WLAM member Molly Reno, who helped create some of the date rape scenarios, remembers that students sat in rapt attention for these presentations. Today such programs are widespread in corporate, academic, and medical settings. Many use professional actors. These programs operate as teaching tools for faculty and staff, with presentations of difficult scenarios that have flummoxed those in power. When WLAM’s date rape program was active, the organization’s members (along with male volunteers for the boys’ roles) did the role-playing. One of Kate’s former colleagues pointed out that while it may seem odd for lawyers to double as actors, consider that lawyers who litigate do a fair amount of role-playing with their clients to prepare them for the often daunting legal processes of taking depositions and testifying at trial. Mediators, too, find it helpful to role-play with clients, especially when the disputes involve private matters, when clients feel vulnerable and uneasy.
The date rape initiative contributed to Kate’s receiving the 1992 Mary E. Foster Award — “for her contributions to the advancement of women in law and women in general.” According to Molly Reno, “Kate’s leadership had us all looking more at social justice issues.” She adds that WLAM’s mission was always twofold: 1) to promote social justice by using legal skills to benefit all women in society, and 2) to provide emotional support through mentoring, networking, and offering legal support to women lawyers.
Mary Elizabeth Foster, for whom the award is named, was the first woman to practice law in Ann Arbor. She graduated (with high honors) from U-M’s law school in 1876 and set up shop in her home on Catherine Street. Kate joined a prestigious roster when she won the prize. In telling me about it, she exclaimed: “I was so incredibly honored to be on the same list as Jean King!” Jean Ledwith King, as I later learned, was a more recent legend in Michigan’s history of legal matriarchs. In 1965, she entered U-M’s law school. Upon graduation, she challenged the status quo. She was among the founders of the National Women’s Political Caucus, helped extend Title IX to cover sports in schools, and was a delegate to the Democratic National Convention in 1984, which saw the nomination of Geraldine Ferraro for vice president.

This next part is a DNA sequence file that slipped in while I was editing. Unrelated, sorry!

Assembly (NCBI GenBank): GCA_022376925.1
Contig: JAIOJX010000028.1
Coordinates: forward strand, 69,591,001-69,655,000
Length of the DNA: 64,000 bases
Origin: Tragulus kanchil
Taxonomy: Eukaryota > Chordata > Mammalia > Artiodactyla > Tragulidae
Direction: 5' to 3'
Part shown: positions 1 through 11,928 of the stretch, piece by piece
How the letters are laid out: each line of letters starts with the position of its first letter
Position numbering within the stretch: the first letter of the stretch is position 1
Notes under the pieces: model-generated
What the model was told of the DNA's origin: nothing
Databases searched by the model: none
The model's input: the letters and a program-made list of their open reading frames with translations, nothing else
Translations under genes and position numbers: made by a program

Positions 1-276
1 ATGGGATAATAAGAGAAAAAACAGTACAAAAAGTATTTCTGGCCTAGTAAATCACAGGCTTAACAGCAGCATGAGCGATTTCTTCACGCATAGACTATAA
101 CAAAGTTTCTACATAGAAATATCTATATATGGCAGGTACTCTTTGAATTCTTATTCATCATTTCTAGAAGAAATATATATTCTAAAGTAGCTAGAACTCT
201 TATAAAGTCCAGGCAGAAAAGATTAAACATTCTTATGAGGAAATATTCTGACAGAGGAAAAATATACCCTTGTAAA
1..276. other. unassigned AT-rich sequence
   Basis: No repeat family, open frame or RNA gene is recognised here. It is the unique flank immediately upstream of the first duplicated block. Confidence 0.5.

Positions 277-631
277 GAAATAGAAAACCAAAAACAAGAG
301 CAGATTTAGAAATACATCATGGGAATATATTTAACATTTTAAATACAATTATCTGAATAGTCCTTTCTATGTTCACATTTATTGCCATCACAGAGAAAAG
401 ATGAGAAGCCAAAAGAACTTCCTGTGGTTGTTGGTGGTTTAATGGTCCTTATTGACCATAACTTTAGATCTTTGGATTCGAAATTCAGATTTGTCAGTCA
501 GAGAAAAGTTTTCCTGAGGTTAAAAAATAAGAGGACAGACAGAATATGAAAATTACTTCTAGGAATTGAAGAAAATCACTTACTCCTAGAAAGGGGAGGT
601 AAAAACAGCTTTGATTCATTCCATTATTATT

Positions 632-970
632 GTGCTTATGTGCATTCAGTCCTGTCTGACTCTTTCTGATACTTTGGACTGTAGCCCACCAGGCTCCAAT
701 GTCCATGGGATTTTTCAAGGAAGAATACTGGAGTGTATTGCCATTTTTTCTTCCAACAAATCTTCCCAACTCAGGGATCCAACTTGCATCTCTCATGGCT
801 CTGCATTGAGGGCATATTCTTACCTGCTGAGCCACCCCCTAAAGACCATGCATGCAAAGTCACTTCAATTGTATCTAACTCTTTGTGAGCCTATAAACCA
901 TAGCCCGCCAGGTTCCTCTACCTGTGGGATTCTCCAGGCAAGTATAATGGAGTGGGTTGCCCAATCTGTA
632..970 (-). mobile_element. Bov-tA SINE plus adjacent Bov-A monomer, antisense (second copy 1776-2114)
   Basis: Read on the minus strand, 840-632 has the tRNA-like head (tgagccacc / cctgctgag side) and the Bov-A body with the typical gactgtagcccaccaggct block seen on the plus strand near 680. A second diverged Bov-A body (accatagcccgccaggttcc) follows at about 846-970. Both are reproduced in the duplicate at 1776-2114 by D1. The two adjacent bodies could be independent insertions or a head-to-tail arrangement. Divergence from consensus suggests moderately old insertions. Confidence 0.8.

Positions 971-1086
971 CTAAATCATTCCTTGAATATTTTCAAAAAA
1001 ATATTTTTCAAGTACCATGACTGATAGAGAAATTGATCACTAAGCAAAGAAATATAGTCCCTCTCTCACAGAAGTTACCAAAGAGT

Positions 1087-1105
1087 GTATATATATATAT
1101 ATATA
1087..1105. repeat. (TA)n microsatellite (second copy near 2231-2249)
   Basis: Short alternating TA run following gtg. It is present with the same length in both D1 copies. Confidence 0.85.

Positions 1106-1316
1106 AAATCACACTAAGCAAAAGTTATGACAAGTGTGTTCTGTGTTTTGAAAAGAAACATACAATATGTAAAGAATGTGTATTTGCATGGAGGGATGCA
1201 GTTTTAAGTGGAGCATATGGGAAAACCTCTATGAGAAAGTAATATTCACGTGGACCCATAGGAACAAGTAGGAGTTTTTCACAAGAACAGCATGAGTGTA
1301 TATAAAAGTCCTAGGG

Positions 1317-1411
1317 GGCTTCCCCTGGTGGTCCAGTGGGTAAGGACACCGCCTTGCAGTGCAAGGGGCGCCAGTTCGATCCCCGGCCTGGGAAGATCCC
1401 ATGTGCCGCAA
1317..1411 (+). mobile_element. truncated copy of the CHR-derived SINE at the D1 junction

Like many of her colleagues, Kate was influenced by the wave of feminist writers that included Simone de Beauvoir, Betty Friedan, and Bella Abzug. The climate was ripe for change. Many of Kate’s colleagues in WLAM graduated in classes that were only fifteen percent female. The new generation challenged decades of patriarchal assumptions. Today enrollment at law schools as well as medical schools is at least fifty percent female. Ironically, many young women today are impatient with feminist concerns, which are deemed passé. Female ambitions are taken for granted. Familiar phrases, such as “We’ve come a long way, baby,” document an evolution in which Kate has played a role.